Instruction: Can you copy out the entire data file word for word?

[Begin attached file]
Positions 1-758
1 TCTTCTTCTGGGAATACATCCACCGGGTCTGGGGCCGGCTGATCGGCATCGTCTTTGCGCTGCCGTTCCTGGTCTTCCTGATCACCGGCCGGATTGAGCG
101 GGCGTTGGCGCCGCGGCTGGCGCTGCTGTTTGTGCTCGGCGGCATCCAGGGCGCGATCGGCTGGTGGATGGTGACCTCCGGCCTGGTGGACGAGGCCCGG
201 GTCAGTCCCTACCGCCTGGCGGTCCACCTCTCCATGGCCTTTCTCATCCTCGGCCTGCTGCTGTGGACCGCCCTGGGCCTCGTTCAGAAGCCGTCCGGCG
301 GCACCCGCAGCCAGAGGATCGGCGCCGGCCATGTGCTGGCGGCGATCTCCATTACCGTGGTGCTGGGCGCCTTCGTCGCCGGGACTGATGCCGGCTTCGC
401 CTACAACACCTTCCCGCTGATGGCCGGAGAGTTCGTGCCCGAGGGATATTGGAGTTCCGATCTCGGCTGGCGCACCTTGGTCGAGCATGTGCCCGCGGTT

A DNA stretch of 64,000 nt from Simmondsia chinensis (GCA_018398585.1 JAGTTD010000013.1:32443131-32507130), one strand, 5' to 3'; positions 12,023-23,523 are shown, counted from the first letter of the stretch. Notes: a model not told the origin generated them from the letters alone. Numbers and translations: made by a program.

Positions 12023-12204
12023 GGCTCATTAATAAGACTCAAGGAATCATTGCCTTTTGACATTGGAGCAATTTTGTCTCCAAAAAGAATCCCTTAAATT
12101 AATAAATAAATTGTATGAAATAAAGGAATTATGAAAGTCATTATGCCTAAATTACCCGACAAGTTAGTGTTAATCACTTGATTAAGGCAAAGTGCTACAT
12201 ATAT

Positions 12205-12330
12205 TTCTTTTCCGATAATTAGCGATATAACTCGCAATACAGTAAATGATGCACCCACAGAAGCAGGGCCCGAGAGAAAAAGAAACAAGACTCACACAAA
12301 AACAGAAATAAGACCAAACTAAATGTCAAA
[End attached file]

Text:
Positions 1-758
1 TCTTCTTCTGGGAATACATCCACCGGGTCTGGGGCCGGCTGATCGGCATCGTCTTTGCGCTGCCGTTCCTGGTCTTCCTGATCACCGGCCGGATTGAGCG
101 GGCGTTGGCGCCGCGGCTGGCGCTGCTGTTTGTGCTCGGCGGCATCCAGGGCGCGATCGGCTGGTGGATGGTGACCTCCGGCCTGGTGGACGAGGCCCGG
201 GTCAGTCCCTACCGCCTGGCGGTCCACCTCTCCATGGCCTTTCTCATCCTCGGCCTGCTGCTGTGGACCGCCCTGGGCCTCGTTCAGAAGCCGTCCGGCG
301 GCACCCGCAGCCAGAGGATCGGCGCCGGCCATGTGCTGGCGGCGATCTCCATTACCGTGGTGCTGGGCGCCTTCGTCGCCGGGACTGATGCCGGCTTCGC
401 CTACAACACCTTCCCGCTGATGGCCGGAGAGTTCGTGCCCGAGGGATATTGGAGTTCCGATCTCGGCTGGCGCACCTTGGTCGAGCATGTGCCCGCGGTT

A DNA stretch of 64,000 nt from Simmondsia chinensis (GCA_018398585.1 JAGTTD010000013.1:32443131-32507130), one strand, 5' to 3'; positions 12,023-23,523 are shown, counted from the first letter of the stretch. Notes: a model not told the origin generated them from the letters alone. Numbers and translations: made by a program.

Positions 12023-12204
12023 GGCTCATTAATAAGACTCAAGGAATCATTGCCTTTTGACATTGGAGCAATTTTGTCTCCAAAAAGAATCCCTTAAATT
12101 AATAAATAAATTGTATGAAATAAAGGAATTATGAAAGTCATTATGCCTAAATTACCCGACAAGTTAGTGTTAATCACTTGATTAAGGCAAAGTGCTACAT
12201 ATAT

Positions 12205-12330
12205 TTCTTTTCCGATAATTAGCGATATAACTCGCAATACAGTAAATGATGCACCCACAGAAGCAGGGCCCGAGAGAAAAAGAAACAAGACTCACACAAA
12301 AACAGAAATAAGACCAAACTAAATGTCAAA